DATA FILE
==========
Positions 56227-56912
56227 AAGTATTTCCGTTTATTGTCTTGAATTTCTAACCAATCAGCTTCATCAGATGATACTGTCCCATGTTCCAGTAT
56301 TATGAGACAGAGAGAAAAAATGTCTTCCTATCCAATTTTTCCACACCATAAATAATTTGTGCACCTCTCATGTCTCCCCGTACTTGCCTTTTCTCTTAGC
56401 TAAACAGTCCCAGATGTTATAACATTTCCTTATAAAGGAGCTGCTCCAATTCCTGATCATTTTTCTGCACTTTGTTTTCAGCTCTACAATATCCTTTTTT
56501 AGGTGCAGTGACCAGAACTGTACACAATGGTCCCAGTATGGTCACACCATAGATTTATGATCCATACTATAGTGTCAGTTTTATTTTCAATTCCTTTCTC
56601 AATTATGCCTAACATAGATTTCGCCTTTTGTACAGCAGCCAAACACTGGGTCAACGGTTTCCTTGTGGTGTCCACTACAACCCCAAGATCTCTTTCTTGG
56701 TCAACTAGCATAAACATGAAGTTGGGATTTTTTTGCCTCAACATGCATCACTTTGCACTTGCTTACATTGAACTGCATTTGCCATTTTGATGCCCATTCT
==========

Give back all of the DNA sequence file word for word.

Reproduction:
Positions 56227-56912
56227 AAGTATTTCCGTTTATTGTCTTGAATTTCTAACCAATCAGCTTCATCAGATGATACTGTCCCATGTTCCAGTAT
56301 TATGAGACAGAGAGAAAAAATGTCTTCCTATCCAATTTTTCCACACCATAAATAATTTGTGCACCTCTCATGTCTCCCCGTACTTGCCTTTTCTCTTAGC
56401 TAAACAGTCCCAGATGTTATAACATTTCCTTATAAAGGAGCTGCTCCAATTCCTGATCATTTTTCTGCACTTTGTTTTCAGCTCTACAATATCCTTTTTT
56501 AGGTGCAGTGACCAGAACTGTACACAATGGTCCCAGTATGGTCACACCATAGATTTATGATCCATACTATAGTGTCAGTTTTATTTTCAATTCCTTTCTC
56601 AATTATGCCTAACATAGATTTCGCCTTTTGTACAGCAGCCAAACACTGGGTCAACGGTTTCCTTGTGGTGTCCACTACAACCCCAAGATCTCTTTCTTGG
56701 TCAACTAGCATAAACATGAAGTTGGGATTTTTTTGCCTCAACATGCATCACTTTGCACTTGCTTACATTGAACTGCATTTGCCATTTTGATGCCCATTCT